1. Limited time only! Sign up for a free 30min personal tutor trial with Chegg Tutors
    Dismiss Notice
Dismiss Notice
Join Physics Forums Today!
The friendliest, high quality science and math community on the planet! Everyone who loves science is here!

Jobs in physics!

  1. Aug 11, 2013 #1
    I am really interested in physics. Currently i am an undergrad. I dont know what course should i take. I really like particle physics. But i am not sure if i will make enough money!
    So i thought about going into applied physics, but i want to do research in physics. Can i do something like applied particle physics and work in a company?
    Even engineering is an option but i have heard people who have done applied physics and doing the job of an engineer earns more.
    Thank you
  2. jcsd
  3. Aug 12, 2013 #2
    A lot of people say you shouldn't do physics if you are in it for the money, which is kind of true, but i would be lying if i said i didn't look at the average earning of a physicist. The amount you earn is all with where you live, I don't think you would get a job involving physics straight away. Remember most company's look for physicists that have a lot of experience, but places like banks and accountant firms look at physicist as problem solves so this would help you get a job.

    But my knowledge is limited, so i don't know if my advice is the best.
  4. Aug 12, 2013 #3
    I agree, but a person needs to pay off his bills!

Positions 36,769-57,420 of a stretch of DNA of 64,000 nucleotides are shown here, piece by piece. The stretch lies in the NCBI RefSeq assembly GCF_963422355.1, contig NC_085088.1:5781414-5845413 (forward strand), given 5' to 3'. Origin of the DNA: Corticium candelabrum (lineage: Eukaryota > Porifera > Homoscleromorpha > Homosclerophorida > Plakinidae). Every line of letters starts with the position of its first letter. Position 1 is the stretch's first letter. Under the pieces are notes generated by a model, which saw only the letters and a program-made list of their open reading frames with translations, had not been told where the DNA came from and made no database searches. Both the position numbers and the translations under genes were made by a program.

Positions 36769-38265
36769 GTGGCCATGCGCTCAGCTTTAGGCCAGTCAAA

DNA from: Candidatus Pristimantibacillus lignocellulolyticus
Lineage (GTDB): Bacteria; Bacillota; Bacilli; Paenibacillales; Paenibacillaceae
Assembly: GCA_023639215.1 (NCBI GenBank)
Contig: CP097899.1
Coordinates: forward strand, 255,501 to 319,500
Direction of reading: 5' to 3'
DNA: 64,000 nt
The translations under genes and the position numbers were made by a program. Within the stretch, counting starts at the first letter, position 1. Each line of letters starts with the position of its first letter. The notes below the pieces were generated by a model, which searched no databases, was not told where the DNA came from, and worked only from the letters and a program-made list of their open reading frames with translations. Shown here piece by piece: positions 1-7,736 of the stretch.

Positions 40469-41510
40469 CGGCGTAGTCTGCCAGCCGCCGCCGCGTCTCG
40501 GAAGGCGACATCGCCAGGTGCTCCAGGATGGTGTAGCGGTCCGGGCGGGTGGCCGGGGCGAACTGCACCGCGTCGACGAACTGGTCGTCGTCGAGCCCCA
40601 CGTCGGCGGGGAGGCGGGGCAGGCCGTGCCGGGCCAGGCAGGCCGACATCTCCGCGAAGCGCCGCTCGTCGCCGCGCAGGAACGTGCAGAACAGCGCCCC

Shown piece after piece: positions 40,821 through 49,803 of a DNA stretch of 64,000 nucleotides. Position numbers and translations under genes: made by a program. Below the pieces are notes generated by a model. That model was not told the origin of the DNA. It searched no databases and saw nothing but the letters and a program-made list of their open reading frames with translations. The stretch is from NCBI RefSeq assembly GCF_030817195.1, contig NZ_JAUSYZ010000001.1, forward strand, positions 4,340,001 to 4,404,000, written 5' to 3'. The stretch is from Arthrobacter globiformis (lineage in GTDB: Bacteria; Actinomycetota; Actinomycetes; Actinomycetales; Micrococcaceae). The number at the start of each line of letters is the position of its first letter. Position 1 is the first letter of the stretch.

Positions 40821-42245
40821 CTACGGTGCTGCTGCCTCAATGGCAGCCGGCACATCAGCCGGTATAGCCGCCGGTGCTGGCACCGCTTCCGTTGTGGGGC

Do u know how much a average particle physicist earns?
  5. Aug 12, 2013 #4
    An average particle physicist doesn't work as physicist but as programmer so he/she earns decent amount of money.
  6. Aug 12, 2013 #5
    What about the people at CERN or fermilab or SLAC?? do they earn well.
    I am interested in particles. And want to do research in string theory or about the higgs boson or dark matter etc etc.
  7. Aug 12, 2013 #6
    I know many theoretical physicists usually get a job as a professor or highschool teacher depending on their degree. Yourbpay would also depend on both where you live and your degree.
  8. Aug 12, 2013 #7


    User Avatar
    Science Advisor
    Education Advisor

    I'm going to try to answer the question that you really mean to ask rather than what you're actually asking...

    Here's what life will look like for a typical particle physicist starting from the completion of high school at age ~ 18 years.